After undergoing restorative work in Italy, two ancient Syrian busts defaced by Islamic terrorist group ISIL have been returned to the war-torn country, according to its antiquities director.
The two stone sculptures, one of a woman and the other of a man, were among those destroyed by ISIL in Palmyra, which the group captured in May 2015. Several historically significant monuments, temples and artefacts were ruined during the siege before the ancient city was taken back from the hands of the terrorists in March 2016. ISIL, however, seized Palmyra again in December.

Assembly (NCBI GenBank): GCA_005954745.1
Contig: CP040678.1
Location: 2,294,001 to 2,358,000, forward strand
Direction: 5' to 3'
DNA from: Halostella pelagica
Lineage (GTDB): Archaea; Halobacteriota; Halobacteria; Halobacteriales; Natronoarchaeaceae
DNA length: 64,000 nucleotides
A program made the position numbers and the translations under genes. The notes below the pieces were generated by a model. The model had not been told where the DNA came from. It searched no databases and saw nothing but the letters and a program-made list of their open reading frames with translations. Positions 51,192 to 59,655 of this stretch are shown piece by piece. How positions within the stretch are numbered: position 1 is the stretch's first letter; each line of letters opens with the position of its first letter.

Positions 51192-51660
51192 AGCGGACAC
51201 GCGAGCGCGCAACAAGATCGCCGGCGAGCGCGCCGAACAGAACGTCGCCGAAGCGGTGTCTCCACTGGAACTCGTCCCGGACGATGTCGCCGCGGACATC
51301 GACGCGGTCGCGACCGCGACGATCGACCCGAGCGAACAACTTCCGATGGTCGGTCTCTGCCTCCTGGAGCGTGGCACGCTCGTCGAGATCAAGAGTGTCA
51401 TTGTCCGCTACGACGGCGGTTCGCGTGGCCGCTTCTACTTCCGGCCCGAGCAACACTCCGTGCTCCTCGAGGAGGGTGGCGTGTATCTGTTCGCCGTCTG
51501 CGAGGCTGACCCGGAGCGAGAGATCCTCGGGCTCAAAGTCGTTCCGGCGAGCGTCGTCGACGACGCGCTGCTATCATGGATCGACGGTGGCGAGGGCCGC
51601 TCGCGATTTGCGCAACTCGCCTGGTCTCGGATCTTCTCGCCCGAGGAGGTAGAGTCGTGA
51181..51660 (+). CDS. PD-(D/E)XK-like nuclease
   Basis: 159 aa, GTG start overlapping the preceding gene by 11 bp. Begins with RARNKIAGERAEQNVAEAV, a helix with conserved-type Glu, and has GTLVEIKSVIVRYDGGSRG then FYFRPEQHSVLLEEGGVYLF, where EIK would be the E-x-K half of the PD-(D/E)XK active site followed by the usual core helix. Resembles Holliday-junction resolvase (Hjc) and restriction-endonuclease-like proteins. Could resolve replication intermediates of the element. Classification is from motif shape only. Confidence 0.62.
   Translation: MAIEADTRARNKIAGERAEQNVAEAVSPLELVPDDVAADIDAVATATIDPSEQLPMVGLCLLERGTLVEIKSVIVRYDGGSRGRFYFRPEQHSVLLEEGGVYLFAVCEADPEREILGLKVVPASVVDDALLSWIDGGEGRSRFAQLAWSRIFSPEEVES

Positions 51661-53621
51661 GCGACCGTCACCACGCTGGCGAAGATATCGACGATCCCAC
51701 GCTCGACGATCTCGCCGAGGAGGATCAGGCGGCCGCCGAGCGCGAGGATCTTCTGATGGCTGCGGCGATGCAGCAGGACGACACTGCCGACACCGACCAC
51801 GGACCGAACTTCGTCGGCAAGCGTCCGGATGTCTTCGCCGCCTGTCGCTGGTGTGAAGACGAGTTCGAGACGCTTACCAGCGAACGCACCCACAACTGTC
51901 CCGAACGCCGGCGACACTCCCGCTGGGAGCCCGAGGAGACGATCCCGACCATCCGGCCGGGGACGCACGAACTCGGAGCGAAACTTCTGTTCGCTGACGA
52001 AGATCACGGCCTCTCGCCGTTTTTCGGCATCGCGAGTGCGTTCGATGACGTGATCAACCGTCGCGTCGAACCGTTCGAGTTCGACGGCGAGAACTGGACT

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The two restored busts arrived in Syria earlier this week and taken to an undisclosed location.
“The two statues were returned to Syria on Tuesday and added to the 400 artefacts that were rescued from Palmyra,” Syria’s antiquities director, Maamun Abdul Karim, told AFP (via MSN).
Abdul Karim said the rehabilitation of the statue, in which cutting-edge technology was used, “is the first real, visible positive step that the international community has taken to protect Syrian heritage.”
“This is part of cultural diplomacy, which does not prevent coordination among the people of different countries to combat extremism and barbarism,” Abdul Karim continued.